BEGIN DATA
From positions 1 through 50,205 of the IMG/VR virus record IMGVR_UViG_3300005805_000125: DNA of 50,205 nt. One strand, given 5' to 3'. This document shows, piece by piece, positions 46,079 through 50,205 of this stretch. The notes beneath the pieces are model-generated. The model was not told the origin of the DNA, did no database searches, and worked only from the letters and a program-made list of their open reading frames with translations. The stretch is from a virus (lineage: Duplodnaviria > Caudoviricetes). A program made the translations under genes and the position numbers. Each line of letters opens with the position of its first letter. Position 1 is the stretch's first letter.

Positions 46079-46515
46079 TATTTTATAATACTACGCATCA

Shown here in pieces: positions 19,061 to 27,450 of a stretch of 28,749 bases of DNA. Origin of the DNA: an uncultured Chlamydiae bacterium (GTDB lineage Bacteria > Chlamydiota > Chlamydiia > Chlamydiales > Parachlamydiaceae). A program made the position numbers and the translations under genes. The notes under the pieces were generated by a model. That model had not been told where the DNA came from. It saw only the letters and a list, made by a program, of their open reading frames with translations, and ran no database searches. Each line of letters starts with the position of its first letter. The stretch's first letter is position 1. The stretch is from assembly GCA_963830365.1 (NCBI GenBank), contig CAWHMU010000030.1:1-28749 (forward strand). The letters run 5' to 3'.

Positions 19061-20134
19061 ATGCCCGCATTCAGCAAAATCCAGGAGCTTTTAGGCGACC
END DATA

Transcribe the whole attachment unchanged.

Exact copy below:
From positions 1 through 50,205 of the IMG/VR virus record IMGVR_UViG_3300005805_000125: DNA of 50,205 nt. One strand, given 5' to 3'. This document shows, piece by piece, positions 46,079 through 50,205 of this stretch. The notes beneath the pieces are model-generated. The model was not told the origin of the DNA, did no database searches, and worked only from the letters and a program-made list of their open reading frames with translations. The stretch is from a virus (lineage: Duplodnaviria > Caudoviricetes). A program made the translations under genes and the position numbers. Each line of letters opens with the position of its first letter. Position 1 is the stretch's first letter.

Positions 46079-46515
46079 TATTTTATAATACTACGCATCA

Shown here in pieces: positions 19,061 to 27,450 of a stretch of 28,749 bases of DNA. Origin of the DNA: an uncultured Chlamydiae bacterium (GTDB lineage Bacteria > Chlamydiota > Chlamydiia > Chlamydiales > Parachlamydiaceae). A program made the position numbers and the translations under genes. The notes under the pieces were generated by a model. That model had not been told where the DNA came from. It saw only the letters and a list, made by a program, of their open reading frames with translations, and ran no database searches. Each line of letters starts with the position of its first letter. The stretch's first letter is position 1. The stretch is from assembly GCA_963830365.1 (NCBI GenBank), contig CAWHMU010000030.1:1-28749 (forward strand). The letters run 5' to 3'.

Positions 19061-20134
19061 ATGCCCGCATTCAGCAAAATCCAGGAGCTTTTAGGCGACC